Custom Search

News

Tuesday 01 May 2001

Use of changes in symptoms to predict changes in lung function in assessing the response to asthma therapy.

By: Dorinsky PM, Edwards LD, Yancey SW, Rickard KA.

Clin Ther 2001 May;23(5):701-14

BACKGROUND: The majority of adult patients with asthma are managed by primary care providers. Although there is no generally accepted gold standard for the assessment of asthma severity in general practice, treatment decisions and modifications to therapy are strongly influenced by patients' symptoms and history of asthma medication use. OBJECTIVES: The primary goal of this study was to determine whether there is a correlation between changes in asthma symptoms during treatment and changes in lung function, as measured by peak expiratory flow (PEF). A secondary goal was to compare the relative efficacy (in terms of improvement in asthma symptoms and lung function) of 3 commonly used asthma treatments: inhaled fluticasone propionate, inhaled salmeterol xinafoate, and oral zafirlukast. METHODS: This was a retrospective comparison employing regression analyses of asthma symptom and lung function data from 2890 male and female adolescent and adult patients with persistent asthma who were enrolled in 8 randomized, double-blind, double-dummy, parallel-group studies. Data on patients' self-rated symptoms, PEF, supplemental albuterol use, nighttime awakenings, and frequency of asthma exacerbations were used to ascertain whether there was a correlation between changes in asthma symptoms and changes in pulmonary function, and to compare treatment effects. RESULTS: Changes in patients' ratings of asthma symptoms after treatment with study medications showed a strong correlation with changes in lung function. Similarly, changes in lung function were strongly correlated with changes in supplemental beta-agonist use and quality of life. In addition, fluticasone or salmeterol treatment resulted in significantly greater increases in mean morning PEF (P < 0.001), significantly greater decreases in symptom scores (P < or = 0.004), significantly fewer nights with awakenings due to symptoms (P < or = 0.017), and significantly greater reductions in supplemental beta-agonist use (P < 0.001) compared with zafirlukast treatment or placebo. Patients treated with fluticasone or salmeterol also experienced significantly lower rates of asthma exacerbation (3%) during treatment than did those receiving zafirlukast (7%) or placebo (12%) (P < 0.001 and P = 0.015, fluticasone and salmeterol, respectively). CONCLUSION: These findings support the validity of primary care practitioners' basing asthma-management decisions on patients' symptoms.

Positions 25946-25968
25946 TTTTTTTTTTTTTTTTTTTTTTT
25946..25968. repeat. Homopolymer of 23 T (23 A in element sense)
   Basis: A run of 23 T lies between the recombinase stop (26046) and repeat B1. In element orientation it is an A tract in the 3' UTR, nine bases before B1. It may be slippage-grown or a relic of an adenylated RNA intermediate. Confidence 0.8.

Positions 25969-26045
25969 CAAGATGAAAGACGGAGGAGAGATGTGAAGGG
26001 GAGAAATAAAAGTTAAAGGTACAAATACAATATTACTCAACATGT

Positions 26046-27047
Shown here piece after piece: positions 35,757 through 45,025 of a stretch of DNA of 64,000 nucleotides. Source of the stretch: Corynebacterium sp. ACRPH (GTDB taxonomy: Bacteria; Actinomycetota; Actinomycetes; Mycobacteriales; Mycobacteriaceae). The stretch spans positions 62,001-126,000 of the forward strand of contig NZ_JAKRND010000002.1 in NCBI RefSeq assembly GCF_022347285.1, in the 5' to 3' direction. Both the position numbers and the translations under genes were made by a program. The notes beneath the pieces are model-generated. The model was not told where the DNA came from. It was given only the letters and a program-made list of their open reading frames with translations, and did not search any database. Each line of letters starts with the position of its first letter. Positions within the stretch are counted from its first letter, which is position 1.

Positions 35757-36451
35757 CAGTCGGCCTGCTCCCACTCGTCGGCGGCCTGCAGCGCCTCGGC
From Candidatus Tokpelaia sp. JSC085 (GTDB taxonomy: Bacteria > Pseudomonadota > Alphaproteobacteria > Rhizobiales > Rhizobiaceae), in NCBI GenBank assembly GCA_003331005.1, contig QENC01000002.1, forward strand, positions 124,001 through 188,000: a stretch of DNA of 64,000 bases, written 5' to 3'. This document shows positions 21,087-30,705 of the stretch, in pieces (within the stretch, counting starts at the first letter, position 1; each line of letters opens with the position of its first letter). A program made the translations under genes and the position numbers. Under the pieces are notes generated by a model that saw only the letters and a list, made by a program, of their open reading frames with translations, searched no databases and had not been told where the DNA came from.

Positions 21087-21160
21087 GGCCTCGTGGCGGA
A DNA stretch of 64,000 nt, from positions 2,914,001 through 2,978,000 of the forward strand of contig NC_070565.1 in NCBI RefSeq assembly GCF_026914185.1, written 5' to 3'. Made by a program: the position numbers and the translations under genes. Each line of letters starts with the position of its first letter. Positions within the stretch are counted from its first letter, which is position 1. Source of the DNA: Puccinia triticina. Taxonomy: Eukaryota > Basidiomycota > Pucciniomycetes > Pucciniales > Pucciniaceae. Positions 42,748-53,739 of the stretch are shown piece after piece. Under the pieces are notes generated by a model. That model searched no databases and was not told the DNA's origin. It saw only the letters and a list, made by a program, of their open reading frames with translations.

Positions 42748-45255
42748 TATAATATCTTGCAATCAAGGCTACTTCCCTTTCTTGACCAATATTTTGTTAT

Use of this site is subject to the following terms of use